As an animation fan, this is a big one for me. If I remember correctly, The Triplets of Bellville (released as Bellville Rendezvous in the UK) first came into my field of vision in 2005 when it placed 76th in channel 4’s 100 Greatest Cartoons. Since then, I’ve been itching to see it but somehow have never got around to it. I’ve even seen Chomet’s follow up animation L’Illusionniste (The Illusionist) and have owned Bellville for a few years now. What gives, brain?
So, finally I decided it was time. I turned the lights off, sat down and watched an iconic piece of animation.
The first thing to note is that there’s very little dialogue in Bellville. I don’t know why this surprised me since L’Illusionniste was the same. It’s something I have mixed feelings about. I love the simplicity of just letting the art speak for itself and by being essentially a silent film, Bellville becomes more accessible for a global audience. I also love that the actions aren’t overly mime-y, though the characters themselves are quite caricature but we’ll get to that. But I do feel like I missed the dialogue. Clearly I was desperate for subtitles.
I remember thinking that the silent nature of L’Illusionniste made it much more poetic due to the language barrier between the characters which I suppose also exists here but it doesn’t feel the same. Of course the music fills the void wonderfully and creatively and even takes place of dialogue in this memorable scene.
Now what drew me to the film originally was the style of animation. I think I was originally swayed by the scenes in the opening – the back and white variety show – which is reminiscent of animations like Betty Boop, not just for being back and white animation but for the use of songs. But this only takes up a short section of the film. The rest of the film is dark and grubby, real artistic if sometimes insane – Champion’s cycling legs are just a little bit terrifying – but it certainly provides for some amusing caricature shapes; from the mousey worker and broad shouldered mobsters to the waiter bending backwards to serve you best he can.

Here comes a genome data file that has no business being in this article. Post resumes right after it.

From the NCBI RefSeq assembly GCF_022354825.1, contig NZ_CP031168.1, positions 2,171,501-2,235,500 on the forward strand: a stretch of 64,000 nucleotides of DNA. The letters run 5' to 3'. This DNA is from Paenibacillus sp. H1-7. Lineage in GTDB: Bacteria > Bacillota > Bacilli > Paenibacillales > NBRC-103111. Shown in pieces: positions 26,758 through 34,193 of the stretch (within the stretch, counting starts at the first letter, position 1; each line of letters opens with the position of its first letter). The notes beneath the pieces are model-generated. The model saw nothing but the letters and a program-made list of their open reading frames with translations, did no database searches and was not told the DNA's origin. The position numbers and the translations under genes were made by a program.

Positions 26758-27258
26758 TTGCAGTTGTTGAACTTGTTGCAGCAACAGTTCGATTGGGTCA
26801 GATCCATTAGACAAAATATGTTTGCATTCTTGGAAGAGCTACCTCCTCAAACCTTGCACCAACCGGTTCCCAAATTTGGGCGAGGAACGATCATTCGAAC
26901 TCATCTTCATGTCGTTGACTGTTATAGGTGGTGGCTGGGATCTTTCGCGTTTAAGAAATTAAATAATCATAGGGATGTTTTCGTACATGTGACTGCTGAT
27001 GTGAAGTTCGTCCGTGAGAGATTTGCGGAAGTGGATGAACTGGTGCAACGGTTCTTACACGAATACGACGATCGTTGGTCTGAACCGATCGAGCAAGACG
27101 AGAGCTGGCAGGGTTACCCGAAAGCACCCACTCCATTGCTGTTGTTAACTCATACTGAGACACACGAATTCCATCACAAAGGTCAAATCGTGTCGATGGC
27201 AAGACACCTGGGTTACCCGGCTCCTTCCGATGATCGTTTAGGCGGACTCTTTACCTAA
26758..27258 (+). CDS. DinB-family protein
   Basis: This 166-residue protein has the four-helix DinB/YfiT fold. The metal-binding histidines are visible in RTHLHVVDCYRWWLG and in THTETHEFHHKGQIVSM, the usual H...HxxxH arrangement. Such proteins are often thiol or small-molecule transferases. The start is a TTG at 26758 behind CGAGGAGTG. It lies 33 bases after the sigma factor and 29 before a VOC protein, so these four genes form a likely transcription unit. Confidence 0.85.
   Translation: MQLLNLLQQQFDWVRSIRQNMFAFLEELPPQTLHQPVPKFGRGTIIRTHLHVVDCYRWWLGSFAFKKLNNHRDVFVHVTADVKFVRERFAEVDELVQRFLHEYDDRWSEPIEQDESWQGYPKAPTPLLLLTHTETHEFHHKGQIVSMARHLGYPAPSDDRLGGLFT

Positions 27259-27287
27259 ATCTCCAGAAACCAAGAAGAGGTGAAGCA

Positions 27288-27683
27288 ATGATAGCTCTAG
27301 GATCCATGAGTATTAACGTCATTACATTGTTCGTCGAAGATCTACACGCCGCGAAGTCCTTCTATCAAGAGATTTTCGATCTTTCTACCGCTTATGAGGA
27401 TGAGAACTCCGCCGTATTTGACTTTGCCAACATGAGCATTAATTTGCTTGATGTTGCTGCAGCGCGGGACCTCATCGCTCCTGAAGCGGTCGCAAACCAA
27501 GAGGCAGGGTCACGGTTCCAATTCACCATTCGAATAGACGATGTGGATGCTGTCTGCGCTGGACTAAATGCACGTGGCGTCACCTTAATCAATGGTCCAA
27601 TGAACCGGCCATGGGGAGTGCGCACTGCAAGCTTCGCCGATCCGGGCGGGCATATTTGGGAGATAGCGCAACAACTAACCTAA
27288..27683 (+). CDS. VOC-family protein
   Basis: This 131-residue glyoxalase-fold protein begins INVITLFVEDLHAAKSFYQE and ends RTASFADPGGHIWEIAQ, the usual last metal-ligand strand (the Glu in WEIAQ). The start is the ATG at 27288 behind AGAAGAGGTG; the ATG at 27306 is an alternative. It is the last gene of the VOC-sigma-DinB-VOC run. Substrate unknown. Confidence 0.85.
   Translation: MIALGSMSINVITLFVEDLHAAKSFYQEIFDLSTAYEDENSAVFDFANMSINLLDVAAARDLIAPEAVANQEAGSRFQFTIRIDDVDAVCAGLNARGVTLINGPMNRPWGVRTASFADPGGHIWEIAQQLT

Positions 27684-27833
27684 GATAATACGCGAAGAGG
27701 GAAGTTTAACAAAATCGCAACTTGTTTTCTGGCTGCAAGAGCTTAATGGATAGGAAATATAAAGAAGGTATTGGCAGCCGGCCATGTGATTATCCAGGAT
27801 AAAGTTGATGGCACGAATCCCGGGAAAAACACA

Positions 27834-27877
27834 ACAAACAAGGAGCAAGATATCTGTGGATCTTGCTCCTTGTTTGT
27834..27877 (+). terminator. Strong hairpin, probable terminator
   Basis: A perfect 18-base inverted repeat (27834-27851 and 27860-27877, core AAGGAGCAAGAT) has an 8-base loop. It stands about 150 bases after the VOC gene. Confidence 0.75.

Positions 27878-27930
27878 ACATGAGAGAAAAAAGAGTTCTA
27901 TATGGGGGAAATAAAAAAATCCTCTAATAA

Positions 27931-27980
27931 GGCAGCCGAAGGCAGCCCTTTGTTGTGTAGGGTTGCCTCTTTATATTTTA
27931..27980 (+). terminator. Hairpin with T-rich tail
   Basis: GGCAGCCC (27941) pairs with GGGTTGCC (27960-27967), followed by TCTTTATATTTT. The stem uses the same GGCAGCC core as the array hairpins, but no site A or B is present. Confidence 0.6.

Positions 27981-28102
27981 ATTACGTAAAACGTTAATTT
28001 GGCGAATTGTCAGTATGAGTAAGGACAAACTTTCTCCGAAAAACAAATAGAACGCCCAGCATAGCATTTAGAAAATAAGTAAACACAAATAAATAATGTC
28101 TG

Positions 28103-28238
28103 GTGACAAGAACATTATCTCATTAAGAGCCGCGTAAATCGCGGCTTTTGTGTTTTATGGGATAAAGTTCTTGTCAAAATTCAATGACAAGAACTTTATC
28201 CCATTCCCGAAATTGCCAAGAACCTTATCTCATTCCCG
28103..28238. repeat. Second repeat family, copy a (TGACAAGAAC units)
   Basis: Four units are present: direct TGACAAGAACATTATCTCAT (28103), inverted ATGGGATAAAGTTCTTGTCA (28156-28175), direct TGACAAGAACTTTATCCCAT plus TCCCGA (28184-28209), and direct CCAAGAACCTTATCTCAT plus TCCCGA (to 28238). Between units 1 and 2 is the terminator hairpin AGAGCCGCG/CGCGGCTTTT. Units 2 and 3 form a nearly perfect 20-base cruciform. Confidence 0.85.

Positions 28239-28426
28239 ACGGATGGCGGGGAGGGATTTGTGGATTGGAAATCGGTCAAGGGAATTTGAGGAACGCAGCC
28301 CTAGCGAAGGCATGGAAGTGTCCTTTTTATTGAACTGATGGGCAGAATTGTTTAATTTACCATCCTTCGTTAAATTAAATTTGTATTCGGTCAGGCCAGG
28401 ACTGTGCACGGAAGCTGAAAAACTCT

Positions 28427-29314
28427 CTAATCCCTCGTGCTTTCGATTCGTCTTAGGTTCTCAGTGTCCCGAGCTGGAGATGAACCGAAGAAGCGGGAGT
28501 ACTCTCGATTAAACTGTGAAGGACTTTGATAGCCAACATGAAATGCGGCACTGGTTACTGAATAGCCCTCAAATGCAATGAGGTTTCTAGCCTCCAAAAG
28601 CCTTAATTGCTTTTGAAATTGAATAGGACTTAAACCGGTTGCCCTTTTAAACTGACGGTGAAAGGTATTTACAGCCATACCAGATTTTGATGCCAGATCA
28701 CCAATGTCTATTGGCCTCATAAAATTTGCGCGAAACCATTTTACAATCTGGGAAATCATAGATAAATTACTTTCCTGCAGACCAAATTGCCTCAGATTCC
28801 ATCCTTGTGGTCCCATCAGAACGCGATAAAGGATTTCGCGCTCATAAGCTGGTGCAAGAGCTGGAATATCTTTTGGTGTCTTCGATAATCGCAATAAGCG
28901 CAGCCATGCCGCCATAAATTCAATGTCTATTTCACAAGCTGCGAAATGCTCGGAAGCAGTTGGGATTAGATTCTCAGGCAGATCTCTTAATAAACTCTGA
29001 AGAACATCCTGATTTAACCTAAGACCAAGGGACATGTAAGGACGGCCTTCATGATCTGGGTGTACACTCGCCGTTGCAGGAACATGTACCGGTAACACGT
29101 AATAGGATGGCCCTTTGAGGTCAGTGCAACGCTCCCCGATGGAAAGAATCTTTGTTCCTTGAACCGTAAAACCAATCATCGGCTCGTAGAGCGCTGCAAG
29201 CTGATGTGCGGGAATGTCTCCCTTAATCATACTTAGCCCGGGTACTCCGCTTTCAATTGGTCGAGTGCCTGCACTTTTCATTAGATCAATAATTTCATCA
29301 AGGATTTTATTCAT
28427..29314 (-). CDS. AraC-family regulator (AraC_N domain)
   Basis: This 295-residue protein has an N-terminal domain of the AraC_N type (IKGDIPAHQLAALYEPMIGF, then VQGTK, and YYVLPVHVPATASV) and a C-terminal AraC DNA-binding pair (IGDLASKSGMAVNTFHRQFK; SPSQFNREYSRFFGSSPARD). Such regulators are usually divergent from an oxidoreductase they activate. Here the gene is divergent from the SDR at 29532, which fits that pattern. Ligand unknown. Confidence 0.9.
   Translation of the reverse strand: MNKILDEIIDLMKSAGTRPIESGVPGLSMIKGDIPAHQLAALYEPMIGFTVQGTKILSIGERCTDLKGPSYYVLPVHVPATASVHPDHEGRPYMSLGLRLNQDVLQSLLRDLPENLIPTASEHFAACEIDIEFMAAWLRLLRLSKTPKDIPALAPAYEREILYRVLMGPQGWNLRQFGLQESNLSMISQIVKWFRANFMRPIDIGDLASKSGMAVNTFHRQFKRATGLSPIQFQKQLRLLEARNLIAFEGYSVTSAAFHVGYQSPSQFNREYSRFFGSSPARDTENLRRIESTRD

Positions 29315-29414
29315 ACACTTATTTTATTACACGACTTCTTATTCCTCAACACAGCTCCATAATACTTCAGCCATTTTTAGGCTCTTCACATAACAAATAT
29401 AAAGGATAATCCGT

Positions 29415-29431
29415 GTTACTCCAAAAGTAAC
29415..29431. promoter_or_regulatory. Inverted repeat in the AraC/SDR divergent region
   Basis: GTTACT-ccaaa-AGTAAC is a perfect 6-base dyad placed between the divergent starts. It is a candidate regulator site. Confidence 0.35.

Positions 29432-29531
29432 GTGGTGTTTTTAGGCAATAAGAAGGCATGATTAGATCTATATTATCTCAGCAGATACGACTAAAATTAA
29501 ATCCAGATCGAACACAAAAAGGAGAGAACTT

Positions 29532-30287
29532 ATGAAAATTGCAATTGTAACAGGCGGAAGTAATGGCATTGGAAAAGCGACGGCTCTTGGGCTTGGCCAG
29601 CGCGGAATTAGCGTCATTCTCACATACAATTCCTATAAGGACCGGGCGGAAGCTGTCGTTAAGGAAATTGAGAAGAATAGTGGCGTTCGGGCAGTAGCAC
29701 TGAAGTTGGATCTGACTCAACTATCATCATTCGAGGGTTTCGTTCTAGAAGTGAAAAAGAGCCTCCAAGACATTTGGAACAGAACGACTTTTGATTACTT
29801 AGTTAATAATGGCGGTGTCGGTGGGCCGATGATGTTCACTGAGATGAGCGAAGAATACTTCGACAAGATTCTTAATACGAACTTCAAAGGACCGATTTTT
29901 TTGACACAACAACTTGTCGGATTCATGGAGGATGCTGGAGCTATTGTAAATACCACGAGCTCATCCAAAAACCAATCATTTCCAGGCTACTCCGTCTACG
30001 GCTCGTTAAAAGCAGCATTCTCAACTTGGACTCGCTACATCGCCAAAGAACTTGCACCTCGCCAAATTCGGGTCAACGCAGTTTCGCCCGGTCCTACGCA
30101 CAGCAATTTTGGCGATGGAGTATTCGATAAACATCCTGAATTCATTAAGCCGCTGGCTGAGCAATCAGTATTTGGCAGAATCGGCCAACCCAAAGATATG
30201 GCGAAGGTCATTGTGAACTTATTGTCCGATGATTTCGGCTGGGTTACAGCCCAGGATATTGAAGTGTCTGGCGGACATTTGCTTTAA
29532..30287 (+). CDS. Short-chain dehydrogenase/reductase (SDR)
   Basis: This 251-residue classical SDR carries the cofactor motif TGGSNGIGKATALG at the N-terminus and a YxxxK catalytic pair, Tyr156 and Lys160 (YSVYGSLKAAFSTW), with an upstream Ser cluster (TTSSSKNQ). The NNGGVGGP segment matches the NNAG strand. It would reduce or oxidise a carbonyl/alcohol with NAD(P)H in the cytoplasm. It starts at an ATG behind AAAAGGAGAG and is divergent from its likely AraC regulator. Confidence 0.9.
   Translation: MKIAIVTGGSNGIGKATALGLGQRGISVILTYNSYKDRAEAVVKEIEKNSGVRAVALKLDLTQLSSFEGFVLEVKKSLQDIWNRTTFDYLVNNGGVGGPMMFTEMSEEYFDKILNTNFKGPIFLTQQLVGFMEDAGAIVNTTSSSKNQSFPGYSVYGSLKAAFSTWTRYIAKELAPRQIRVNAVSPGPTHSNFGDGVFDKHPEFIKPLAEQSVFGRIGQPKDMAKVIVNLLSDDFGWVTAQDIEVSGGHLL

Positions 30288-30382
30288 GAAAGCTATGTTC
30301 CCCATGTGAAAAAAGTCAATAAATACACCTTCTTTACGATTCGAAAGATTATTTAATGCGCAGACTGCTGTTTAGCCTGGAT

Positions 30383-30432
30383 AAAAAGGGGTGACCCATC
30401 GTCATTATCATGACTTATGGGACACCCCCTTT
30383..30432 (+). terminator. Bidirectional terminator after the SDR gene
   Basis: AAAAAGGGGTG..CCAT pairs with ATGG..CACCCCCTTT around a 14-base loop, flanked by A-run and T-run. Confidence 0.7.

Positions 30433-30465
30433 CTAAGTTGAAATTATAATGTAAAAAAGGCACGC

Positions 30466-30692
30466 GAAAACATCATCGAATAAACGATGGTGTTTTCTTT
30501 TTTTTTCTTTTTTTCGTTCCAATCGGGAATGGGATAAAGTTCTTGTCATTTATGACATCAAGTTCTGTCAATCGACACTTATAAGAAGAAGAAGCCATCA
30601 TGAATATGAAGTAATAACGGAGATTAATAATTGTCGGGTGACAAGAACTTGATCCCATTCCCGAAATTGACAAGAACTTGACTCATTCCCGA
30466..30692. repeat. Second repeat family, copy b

Everyone’s favourite scene appears to be the trip over the sea when the music changes from the thematic jazz to dramatic classical. It is certainly a stunning scene: the large ocean liner juts out of the ocean as Madame Souza and faithful dog, Bruno, travel close behind on a small paddle boat until, suddenly, a treacherous wave threatens the safety of the duo. Whether it’s my favourite scene, I’m not too sure yet.
I also find it interesting how I’m always surprised to find the film was made in 2003. It looks so much older. Not in a bad way, more nostalgic. Especially when you consider Bellville lost the Oscar to Finding Nemo. Most of the digital technology that brought Bellville to life is hidden under the gorgeous hand drawn aesthetic with only a few scenes shoving the technology in your face.
The dog’s dream sequences involving riding a train of sorts – his ultimate nemesis apparently – seem almost unfinished, not quite as refined as the technology would allow nor as artistically free as the rest of the film. Again, while I can’t say I disliked this technique and I can defend it quickly through it’s position as the dog’s dream, it definitely seems out of sorts. Though undoubtedly provided interesting imagery which is both in contrast to the film and yet somehow fitting.
But what is the effect of watching the film now? I may not have seen the film until recently, but I can’t deny I was influence to play the Professor Layton games due to the similar aesthetic design. For ages I was convinced the first game was set in France instead of a small English town. This leads to perhaps my favourite thing about watching films out of chronological order. While Lee previously found his meme knowledge enlightened by finally watching American Psycho, I often find myself making pop culture references when watching older films. It certainly provides some hilarious moments in a bizarre unintentional retrospective way.
After everything, I can only think Les Triplettes de Bellville could use a second or perhaps third viewing with less confusion over expectations for me to truly enjoy it. I’m certainly glad I finally conquered the film and feel less guilty when looking at my film shelf. For any other animation fans out there, this is definitely worth a look.